Jamila's Bal Anat troupe performances (originally created in 1968 for the Renaissance Pleasure Faire in Northern California) inspired me to bring something similar to my community and so in the beginning of my career I was deeeeee-lighted to perform at the opening ceremonies of the Pearl Street Mall in Boulder (see photos below), Colorado, as a member of a troupe formed by one of the Jamila's original Bal Anat troupe members (Susheelah) and then on to gathering together a group of my own in Fort Collins, Colorado, and then on to Pennsylvania where I presented ensemble performances in both community festival (Mayfair and Musikfest among others) and collegiate (Lehigh University, Lafayette College and Kutztown University) theater settings.  Yes, indeed, Jamila's influence on me has been monumental and for this I will forEVER be indebted.

I will always remember Jamila as portrayed in this inspiring and powerful image of her in black assuitt with tattoos on her face.  She was an amazing women who crafted a vocabulary for the dance and not only taught it well but taught us how to teach it well too. She had amazing vision for the dance and costuming and rhythms and music.  She was a fierce finger cymbal player and a wonderful storyteller ~ I so looked forward to every edition of Habibi** to arrive in the mail that I might read her latest tale.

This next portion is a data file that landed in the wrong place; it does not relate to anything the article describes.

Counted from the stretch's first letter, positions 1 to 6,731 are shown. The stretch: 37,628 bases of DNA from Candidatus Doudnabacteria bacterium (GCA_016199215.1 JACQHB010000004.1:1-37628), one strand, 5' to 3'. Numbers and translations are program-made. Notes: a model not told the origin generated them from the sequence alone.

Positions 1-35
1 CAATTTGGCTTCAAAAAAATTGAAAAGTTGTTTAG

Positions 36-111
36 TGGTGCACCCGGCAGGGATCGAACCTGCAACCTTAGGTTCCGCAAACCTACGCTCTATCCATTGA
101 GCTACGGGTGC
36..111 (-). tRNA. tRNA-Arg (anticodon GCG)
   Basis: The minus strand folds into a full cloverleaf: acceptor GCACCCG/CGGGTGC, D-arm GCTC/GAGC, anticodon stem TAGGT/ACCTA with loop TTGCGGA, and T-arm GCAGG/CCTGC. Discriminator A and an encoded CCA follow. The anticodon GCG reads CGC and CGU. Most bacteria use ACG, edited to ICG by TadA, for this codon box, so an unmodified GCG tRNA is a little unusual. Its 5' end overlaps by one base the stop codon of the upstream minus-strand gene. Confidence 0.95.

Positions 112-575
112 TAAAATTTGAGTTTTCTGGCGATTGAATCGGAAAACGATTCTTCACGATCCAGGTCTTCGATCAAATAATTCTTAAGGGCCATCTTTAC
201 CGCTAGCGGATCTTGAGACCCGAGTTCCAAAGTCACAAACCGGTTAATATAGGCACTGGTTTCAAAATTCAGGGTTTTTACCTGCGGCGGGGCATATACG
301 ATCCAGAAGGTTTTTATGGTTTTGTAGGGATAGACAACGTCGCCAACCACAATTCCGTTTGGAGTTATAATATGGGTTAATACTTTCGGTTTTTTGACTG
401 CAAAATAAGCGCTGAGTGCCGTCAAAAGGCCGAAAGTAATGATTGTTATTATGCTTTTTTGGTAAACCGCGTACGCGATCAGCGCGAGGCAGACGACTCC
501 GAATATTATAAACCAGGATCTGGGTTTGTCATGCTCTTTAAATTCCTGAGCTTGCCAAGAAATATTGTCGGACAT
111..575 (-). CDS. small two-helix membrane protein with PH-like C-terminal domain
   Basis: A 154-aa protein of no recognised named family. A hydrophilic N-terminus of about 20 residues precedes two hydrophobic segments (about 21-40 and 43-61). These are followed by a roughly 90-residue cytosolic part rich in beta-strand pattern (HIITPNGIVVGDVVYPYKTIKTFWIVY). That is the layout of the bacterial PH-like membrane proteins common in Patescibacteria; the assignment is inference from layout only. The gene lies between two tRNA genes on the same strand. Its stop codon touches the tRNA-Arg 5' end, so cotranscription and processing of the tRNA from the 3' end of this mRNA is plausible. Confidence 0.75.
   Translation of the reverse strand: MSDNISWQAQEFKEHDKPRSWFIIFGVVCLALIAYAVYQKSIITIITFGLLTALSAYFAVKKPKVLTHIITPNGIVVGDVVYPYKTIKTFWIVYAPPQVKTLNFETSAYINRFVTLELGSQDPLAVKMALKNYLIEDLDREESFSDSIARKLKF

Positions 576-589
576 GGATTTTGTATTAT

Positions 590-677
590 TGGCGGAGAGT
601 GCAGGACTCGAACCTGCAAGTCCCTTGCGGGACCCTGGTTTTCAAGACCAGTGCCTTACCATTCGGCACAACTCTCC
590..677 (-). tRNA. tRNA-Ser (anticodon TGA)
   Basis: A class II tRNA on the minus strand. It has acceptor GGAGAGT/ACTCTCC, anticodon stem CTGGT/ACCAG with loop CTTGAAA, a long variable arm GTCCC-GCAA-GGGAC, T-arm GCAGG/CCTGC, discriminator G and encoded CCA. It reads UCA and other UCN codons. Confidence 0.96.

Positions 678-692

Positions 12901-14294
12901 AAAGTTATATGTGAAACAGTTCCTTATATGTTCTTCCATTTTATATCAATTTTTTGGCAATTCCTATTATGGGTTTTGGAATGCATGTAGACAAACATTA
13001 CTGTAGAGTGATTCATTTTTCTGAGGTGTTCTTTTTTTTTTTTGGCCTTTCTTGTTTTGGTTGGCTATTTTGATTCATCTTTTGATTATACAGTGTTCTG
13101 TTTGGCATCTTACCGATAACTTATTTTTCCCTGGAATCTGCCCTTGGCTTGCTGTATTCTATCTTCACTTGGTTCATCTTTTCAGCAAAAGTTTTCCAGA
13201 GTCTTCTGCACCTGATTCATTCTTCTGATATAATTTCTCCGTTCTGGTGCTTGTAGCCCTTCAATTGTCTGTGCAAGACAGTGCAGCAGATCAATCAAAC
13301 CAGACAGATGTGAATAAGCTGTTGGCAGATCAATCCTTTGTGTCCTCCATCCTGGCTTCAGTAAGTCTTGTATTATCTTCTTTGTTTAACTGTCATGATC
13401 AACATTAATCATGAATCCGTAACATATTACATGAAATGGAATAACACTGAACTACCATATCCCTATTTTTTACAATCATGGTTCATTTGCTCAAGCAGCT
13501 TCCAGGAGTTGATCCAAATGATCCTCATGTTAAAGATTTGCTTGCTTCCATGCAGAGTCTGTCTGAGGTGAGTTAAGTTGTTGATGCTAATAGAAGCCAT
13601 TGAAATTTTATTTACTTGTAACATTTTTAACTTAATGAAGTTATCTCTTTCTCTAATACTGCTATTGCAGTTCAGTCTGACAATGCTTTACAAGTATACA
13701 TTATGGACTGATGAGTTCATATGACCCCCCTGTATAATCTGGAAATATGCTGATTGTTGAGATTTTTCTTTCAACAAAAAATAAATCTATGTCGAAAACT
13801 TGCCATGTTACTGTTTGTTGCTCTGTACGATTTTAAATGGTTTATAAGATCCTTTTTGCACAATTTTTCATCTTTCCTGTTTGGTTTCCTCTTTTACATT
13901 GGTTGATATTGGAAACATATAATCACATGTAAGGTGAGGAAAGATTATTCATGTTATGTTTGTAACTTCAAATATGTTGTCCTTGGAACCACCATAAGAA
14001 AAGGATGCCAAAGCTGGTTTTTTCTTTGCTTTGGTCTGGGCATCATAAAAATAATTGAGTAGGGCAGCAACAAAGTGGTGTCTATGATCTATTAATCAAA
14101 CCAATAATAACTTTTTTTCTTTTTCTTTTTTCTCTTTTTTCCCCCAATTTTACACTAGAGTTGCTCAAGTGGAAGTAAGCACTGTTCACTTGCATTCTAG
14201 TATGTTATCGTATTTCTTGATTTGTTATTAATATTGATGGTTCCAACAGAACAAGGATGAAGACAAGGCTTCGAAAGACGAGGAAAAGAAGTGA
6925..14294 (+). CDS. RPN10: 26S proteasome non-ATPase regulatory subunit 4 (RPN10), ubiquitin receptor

Jamila Salimpour's  inspiration & influence on me was mighty and I send shimmering systrum blessings filled with my deepest condolences to her daughter Suhaila, her grandaughter Isabella, her entire family and all the dancers whose lives she touched in monumental ways.

To this day I still use her vocabulary of dance and I ALLways give her credit. Yes, indeed Jamila was a majorly influential woman whom I feel blessed to have had the good fortune to be taken under her wing once upon a time when in my early studies of the dance I traveled to San Francisco to study with my teacher's teacher (Ms. Jamila) after studying with one of Jamila's original Bal Anat troupe members (Susheelah) in Boulder, Colorado.  (NOTE:  Click on the link for the vintage footage of Jamila's Bal Anat troupe; at approx. 26:35 that's Susheelah jumping into the center)